All these Narrow AI’s, however, are converging to create layers of complex structures that will soon merge into an Artificial Family Doctor.
When this will happen, the AFD will have numerous advantages over the human one. First, it will be ubiquitous. We will no longer have to physically go to the doctor studio and queue up for an audition, but being a software, it will always be available directly at home through any of our devices. Moreover, it will be there 24/7, it will never lose patience, it will never be tired, mad, sad, frustrated, distracted or unkind. We will be allowed to “wake it up” at night and ask it all the questions we want. It will be the paradise (or hell) of hypochondriacs.
In addition, the AFD will not need to take a weekend to take a refresh course, because the system will be constantly updated, with all the latest news of his discipline, with all techniques, drugs, protocols and new discoveries. It will be aware of every epidemic in the area, will be able to interpolate infinite statistical data on drugs and diseases around and it will never forget our health record. With all the information, it will be able to obtain the highest possible effectiveness in the diagnosis and provide us with the best remedy for our disorders without ever missing a beat. We will have literally the best doctor on the planet, and it will be available for everybody at the same time.
Once we have achieved all this, only an AFD will be able to keep up with the pace of advancement of knowledge, science, and technology. No human doctor will be able to stay updated at such a speed and compete in effectiveness, cost and timeliness with such a system. Only an AI that can update instantly and ubiquitously can keep up with such a speed of the progress.
As for the health care, in any domain, only artificial systems will be able to keep up with the speed of technological development we will face. No human being will be able to do it anymore.
However, we must say that this dreadful progress will accompany this concerning job erosion with a very positive outcome; a massive reduction in the costs of products and services, in all areas.
An activity that does not have to pay human employees will see its operating costs reduced by an average of 70%, while the remainings will be minor costs, such as start-up costs, energy, maintenance and raw materials. But startup costs are depreciated quite quickly and will fade over time. The cost of energy will also be very low or near zero, given the progression of solar technologies. Maintenance can also be often automated, reducing human intervention to a minimum, while raw materials would remain the only essential cost, but only for those activities that produce physical items and not digital services.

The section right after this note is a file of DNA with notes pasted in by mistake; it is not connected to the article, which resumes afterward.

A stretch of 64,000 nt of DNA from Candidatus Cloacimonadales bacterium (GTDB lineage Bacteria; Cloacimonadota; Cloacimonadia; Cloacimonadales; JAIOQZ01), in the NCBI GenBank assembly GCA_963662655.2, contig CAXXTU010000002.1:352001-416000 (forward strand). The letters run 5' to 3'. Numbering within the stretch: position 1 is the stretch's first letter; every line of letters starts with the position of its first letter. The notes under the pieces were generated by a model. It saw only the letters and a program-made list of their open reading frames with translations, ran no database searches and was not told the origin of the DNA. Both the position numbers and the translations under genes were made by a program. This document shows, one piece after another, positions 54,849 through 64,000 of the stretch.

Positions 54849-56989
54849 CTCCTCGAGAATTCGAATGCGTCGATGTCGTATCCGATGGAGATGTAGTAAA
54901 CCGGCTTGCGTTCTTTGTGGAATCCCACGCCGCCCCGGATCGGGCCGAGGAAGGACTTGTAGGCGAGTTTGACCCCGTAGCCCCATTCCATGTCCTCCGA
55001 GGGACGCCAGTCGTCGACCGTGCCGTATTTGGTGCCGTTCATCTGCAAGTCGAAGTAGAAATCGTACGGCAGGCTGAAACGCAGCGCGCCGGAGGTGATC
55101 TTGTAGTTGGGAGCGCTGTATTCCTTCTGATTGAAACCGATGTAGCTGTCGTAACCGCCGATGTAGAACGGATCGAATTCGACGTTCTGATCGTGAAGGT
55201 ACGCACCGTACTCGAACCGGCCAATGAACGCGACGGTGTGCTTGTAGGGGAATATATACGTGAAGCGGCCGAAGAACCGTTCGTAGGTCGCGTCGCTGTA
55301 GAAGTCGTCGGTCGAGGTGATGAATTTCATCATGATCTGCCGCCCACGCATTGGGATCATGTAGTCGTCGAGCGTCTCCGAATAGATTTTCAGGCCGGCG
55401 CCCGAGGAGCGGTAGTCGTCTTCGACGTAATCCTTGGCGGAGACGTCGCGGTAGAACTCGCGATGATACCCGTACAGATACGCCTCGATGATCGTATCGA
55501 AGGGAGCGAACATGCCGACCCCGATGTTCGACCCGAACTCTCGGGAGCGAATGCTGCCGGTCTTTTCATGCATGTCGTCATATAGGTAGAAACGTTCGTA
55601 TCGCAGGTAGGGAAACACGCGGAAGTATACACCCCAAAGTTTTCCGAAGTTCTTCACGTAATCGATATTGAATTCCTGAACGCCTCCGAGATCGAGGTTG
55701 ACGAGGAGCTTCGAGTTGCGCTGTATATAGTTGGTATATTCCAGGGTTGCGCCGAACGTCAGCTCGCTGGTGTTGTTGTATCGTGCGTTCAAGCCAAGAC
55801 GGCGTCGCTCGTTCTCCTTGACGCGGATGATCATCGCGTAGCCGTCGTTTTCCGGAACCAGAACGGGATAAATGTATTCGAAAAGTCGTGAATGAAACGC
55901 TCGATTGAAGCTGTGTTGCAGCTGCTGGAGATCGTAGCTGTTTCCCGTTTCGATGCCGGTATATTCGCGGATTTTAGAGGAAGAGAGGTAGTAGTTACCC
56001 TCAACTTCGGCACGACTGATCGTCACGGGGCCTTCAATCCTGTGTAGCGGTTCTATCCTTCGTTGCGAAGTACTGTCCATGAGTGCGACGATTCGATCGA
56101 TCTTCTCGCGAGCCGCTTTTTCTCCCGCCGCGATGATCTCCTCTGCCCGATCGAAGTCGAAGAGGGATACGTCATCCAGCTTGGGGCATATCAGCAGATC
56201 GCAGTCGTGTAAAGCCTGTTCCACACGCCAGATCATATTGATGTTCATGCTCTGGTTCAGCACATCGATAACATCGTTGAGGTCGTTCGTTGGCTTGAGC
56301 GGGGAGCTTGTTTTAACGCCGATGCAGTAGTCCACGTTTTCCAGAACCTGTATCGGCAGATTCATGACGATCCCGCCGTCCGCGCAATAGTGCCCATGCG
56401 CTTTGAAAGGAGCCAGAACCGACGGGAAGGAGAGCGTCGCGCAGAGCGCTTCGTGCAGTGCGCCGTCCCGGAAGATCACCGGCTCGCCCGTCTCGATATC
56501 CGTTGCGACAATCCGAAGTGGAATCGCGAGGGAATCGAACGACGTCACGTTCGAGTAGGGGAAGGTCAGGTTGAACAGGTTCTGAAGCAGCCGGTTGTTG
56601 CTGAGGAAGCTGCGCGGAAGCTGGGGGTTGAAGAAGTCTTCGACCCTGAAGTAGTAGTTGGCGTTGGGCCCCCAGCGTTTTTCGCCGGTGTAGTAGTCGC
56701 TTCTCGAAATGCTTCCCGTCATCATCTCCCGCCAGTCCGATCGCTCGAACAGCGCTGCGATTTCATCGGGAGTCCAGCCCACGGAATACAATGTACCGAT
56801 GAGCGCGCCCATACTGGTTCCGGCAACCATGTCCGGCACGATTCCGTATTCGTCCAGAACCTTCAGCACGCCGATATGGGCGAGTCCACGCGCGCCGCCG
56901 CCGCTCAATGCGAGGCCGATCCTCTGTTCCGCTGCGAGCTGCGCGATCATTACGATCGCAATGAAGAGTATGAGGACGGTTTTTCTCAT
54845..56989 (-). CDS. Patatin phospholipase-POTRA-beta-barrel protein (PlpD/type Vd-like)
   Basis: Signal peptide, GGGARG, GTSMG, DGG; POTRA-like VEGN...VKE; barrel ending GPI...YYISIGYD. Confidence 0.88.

So, almost all the production activities will see a drastic reduction in costs and we will find ourselves in a society where many of the costs we face today for our well-being will be cut by a large percentage.
Manual jobs will be automated first. Drivers, carriers, assembly line assistants, cleaners, maintenance workers, etc. But then it will be the turn of the intellectual professions; doctors, lawyers, accountants, teachers, and so on.
This is obviously worrying from the point of view of employment, but imagine the costs of consulting a law firm where all lawyers are algorithms that do not have to be paid and where will be zeroed also the costs of renting a physical office, lawyers commuting, taxes and even those of stationery.
The result of all this is that the cost of living will be much lighter, consequently, the need for money for us will shrink and therefore the need to work will be reduced.
For this reason, the exponential factor of progress we are talking about, on one hand will cut jobs, but on the other hand will cut the need to work.
Basic needs will be covered by the Universal Basic Income, that will hopefully be truly Universal and not limited to the most virtuous countries.
The progression of these two factors is hard to predict. Which of the two will come faster than the other is impossible to say because the equation includes global variables such as politics, market, economies and technology itself, but we can say with certainty that the race between these two factors will determine whether, in the future, we will live in a softer or harsher world.